Why Permian Basin frackers are using sewage to collect oil and gas

MIDLAND, Tx (BY: CHRIS ISIDORE, CNN BUSINESS) -- America's oil industry faces a number of challenges, including low oil prices, the rise of electric vehicles and proposals to limit fracking. But one of its biggest problems: The industry is running out of water.

The towns of Midland and neighboring Odessa, Texas, are now selling most of their municipal waste water to oil companies for use in their injection wells. Pioneer Natural Resources (PXD), one of the leaders in the field, agreed to spend $130 million to upgrade the waste water treatment facility of Midland, Texas, in return for the right to buy its waste water for up to 40 years. The company is using about 5 million gallons a day of municipal waste water to help it reach the up to 21 million gallons of water it uses every day.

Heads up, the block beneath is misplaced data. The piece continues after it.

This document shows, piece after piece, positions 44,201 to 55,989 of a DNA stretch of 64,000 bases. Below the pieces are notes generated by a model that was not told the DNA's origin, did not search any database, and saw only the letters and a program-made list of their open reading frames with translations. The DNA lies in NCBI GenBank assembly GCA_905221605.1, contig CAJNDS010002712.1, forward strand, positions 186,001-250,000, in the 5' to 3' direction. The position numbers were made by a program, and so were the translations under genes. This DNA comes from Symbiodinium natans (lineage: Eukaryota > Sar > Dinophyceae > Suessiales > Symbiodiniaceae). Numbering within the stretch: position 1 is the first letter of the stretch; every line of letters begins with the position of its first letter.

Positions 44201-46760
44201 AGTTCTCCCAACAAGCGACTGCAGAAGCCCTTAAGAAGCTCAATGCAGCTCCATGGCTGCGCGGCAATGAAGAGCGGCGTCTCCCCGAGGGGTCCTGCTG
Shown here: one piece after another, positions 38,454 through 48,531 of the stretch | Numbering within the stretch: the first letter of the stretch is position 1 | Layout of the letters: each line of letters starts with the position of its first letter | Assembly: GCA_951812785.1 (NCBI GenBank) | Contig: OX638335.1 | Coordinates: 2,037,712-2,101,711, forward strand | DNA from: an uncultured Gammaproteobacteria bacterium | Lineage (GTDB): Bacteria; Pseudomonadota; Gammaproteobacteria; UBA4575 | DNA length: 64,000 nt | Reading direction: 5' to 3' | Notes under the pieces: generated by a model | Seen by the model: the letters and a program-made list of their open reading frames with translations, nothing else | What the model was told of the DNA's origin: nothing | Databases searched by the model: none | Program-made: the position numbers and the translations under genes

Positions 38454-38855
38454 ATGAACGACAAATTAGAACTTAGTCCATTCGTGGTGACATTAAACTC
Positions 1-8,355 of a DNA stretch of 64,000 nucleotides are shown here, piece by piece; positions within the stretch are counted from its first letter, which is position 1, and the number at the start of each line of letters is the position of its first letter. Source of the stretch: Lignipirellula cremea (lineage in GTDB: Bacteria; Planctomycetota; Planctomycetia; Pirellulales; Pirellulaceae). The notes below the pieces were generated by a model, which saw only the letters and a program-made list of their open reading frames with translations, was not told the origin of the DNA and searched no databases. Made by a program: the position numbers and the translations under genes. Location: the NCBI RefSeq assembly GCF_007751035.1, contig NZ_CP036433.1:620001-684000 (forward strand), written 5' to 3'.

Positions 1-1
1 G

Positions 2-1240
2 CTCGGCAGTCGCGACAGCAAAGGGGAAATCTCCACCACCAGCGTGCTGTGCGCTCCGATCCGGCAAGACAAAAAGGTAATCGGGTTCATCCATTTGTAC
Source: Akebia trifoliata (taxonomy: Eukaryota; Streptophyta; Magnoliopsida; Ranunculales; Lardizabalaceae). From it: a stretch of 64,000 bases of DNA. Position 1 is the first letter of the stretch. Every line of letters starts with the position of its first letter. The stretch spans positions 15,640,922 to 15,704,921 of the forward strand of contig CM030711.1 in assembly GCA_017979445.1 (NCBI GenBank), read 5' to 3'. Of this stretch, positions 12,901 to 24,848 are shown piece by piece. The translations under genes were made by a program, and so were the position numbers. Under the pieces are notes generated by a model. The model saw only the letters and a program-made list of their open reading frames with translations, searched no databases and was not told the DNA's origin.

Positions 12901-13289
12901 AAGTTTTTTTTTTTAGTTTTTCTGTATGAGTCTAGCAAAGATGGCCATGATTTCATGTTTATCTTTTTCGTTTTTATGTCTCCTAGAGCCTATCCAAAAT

The 21 million gallons of water Pioneer uses on a typical day would be enough to fill 42 Olympic-sized swimming pools. Lithgow said very little of the water it uses is fit for human consumption. Besides the waste water, most of the well water it uses comes from deep aquifers that produce a brackish water not suitable for drinking.

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